Protecting the blue gold

“The wars of the twenty-first century will be fought over water”

Humans are depleting this earth of all its resources, we are using natural resources 1.7 times faster than the ecosystem can regenerate. On this blue planet, only 2.5% of the water is freshwater, of that 70% is frozen and inaccessible, 70% of the accessible water is used in agriculture, 20% in industry, and only 10% is used for our consumption. The planet’s resources are only good for 2 billion people at the current demand but we continue to expand our population. We are nearly 8 billion people now, a critical factor in accelerating the depletion of our natural resources. An increase in population creates a higher demand for resources.

We are taking down entire forests for agricultural expansion, timber extraction, mining, infrastructure construction, and development. Rendering multiple species homeless and polluting our water supply. Every tree in the forest draws water from the soil through the roots into the stems and leaves. The water returns to the air by transpiration. A forest releases a river of water through transpiration into the air, which eventually forms clouds that create rain hundreds of miles away. Healthy forests are a filter to keep pollution out of the water. The strong roots stabilize soil and prevent erosion and absorb nutrients and sediment.

We are developing new homes, villas, hotels, and harbors, destroying entire eco-systems, wetlands, marshes, lakes, ponds, rivers, and mangrove areas. We are depleting our water resources due to contamination, wastage, and destruction of natural water catchment areas

On the Island of Grand Bahama, we have something precious, something that one day will be very rare. Most people on the island have no clue that they actually have blue gold right beneath their feet. Large freshwater reservoirs, filtrated by the limestone that makes up the island. The submerged underground cave system.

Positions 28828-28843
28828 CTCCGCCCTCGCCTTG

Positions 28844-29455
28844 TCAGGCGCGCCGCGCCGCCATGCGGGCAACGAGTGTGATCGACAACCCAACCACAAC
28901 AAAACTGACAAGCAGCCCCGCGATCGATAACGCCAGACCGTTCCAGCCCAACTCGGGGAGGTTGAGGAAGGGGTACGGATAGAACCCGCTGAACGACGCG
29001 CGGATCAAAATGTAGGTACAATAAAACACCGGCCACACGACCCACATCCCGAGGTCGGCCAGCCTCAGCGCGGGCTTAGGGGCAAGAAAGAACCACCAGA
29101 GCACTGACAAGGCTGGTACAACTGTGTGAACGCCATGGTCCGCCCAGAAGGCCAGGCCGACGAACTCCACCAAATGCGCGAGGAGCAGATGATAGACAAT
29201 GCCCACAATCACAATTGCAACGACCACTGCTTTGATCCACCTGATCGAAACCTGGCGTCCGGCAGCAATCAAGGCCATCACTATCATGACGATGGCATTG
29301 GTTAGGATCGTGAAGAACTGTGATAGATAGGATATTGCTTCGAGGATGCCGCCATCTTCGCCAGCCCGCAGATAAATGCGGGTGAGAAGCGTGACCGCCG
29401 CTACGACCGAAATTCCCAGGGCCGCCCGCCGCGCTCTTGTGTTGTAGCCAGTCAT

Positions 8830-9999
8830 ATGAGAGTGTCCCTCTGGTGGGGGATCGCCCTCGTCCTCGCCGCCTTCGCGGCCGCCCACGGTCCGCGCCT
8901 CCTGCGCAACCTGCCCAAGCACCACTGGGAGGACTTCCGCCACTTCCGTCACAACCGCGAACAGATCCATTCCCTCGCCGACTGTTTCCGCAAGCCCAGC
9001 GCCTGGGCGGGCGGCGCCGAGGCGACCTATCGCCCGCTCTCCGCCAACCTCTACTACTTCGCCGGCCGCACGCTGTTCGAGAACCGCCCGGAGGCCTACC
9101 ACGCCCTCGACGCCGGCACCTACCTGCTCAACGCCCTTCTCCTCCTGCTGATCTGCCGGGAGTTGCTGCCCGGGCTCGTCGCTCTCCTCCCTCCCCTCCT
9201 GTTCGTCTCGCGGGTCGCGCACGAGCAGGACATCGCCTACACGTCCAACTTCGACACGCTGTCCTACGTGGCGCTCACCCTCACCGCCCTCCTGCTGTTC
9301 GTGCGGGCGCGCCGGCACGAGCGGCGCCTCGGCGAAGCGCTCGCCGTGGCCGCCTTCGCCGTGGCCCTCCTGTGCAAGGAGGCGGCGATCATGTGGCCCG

That’s the reason Cristina and I started surveying The Old Freetown system. To protect this hidden gem, this ecosystem that’s so fragile, and can be so easily destroyed. We heard about development in the area of the system, that potentially could turn the blue gold into a worthless river of pollution. We couldn’t just stand by and watch, we need to do something to save this invaluable place. We started the survey on February 20th, 2019, in the old days you had to survey with a slate and compass. Taking the azimuth every time the line changes direction and counting knots on the line between to estimate the distance. Which made it a slow and demanding task to complete. Now we have a new incredible tool called Mnemo created by Sebastien Kister. It’s a small machine we clip on the line and press start. It takes azimuth and depth measurements, as we swim down the line a small wheel inside measures the distance. Making it a very easy tool to use, and allows us to survey more of the cave in one dive. Easily we can survey more than 1000 feet each dive. We spent our days off, working on the survey, each dive adding more cave to the map. After work, we would pack the car and drive to the cave. Carrying our gear to the entrance and getting geared up, as the sun was setting above us. Painting the sky with the most amazing shades of yellow, orange, and red. As it is dark in the cave anyways, we didn’t need the sunlight. Surfacing from the dives in the evening to the silence of the night, the moon high in the sky lighting up the pathway back to the car.

At home, we plugged the collected data from Mnemo into a program called Ariane’s line. Section by section
we watched the map evolve like a spider making its web. We overlaid the map with satellite images to see where exactly the tunnels were leading, to protect the entire system not only the entrances. On June 2nd, 2019 we finished our last survey dive, and the map counted 21521 feet of surveyed cave, including new areas that had been discovered during the last couple of months, extending the cave system by nearly 4000 feet. We shared the results with The Bahamas National Trust to propose the entire system as a protected area.


Kewin Lorenzen

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